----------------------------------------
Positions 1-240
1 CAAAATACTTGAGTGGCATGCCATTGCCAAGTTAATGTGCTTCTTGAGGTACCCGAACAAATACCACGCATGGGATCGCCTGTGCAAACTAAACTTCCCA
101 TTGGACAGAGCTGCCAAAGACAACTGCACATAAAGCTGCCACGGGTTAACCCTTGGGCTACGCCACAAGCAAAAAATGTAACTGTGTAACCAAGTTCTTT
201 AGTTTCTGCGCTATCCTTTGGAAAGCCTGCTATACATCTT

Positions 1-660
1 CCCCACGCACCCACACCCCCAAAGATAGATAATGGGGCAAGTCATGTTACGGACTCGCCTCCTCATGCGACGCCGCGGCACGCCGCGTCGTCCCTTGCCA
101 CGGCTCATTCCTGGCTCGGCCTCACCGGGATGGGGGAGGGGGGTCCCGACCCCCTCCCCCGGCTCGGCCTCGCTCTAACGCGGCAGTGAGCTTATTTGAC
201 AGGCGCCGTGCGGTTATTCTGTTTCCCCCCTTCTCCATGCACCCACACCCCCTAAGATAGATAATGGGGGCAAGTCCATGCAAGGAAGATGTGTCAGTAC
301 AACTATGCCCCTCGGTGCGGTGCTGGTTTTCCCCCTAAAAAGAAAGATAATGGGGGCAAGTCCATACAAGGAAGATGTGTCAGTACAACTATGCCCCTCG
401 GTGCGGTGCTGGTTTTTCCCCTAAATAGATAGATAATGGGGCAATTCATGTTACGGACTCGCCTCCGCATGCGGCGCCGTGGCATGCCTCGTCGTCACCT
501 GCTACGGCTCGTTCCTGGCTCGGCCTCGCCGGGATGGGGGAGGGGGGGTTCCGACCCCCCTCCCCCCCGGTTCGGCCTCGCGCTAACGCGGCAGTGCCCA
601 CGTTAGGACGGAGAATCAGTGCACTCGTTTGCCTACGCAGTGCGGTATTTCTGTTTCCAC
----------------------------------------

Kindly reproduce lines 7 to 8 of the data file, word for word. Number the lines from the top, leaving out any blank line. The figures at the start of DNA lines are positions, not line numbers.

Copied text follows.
101 CGGCTCATTCCTGGCTCGGCCTCACCGGGATGGGGGAGGGGGGTCCCGACCCCCTCCCCCGGCTCGGCCTCGCTCTAACGCGGCAGTGAGCTTATTTGAC
201 AGGCGCCGTGCGGTTATTCTGTTTCCCCCCTTCTCCATGCACCCACACCCCCTAAGATAGATAATGGGGGCAAGTCCATGCAAGGAAGATGTGTCAGTAC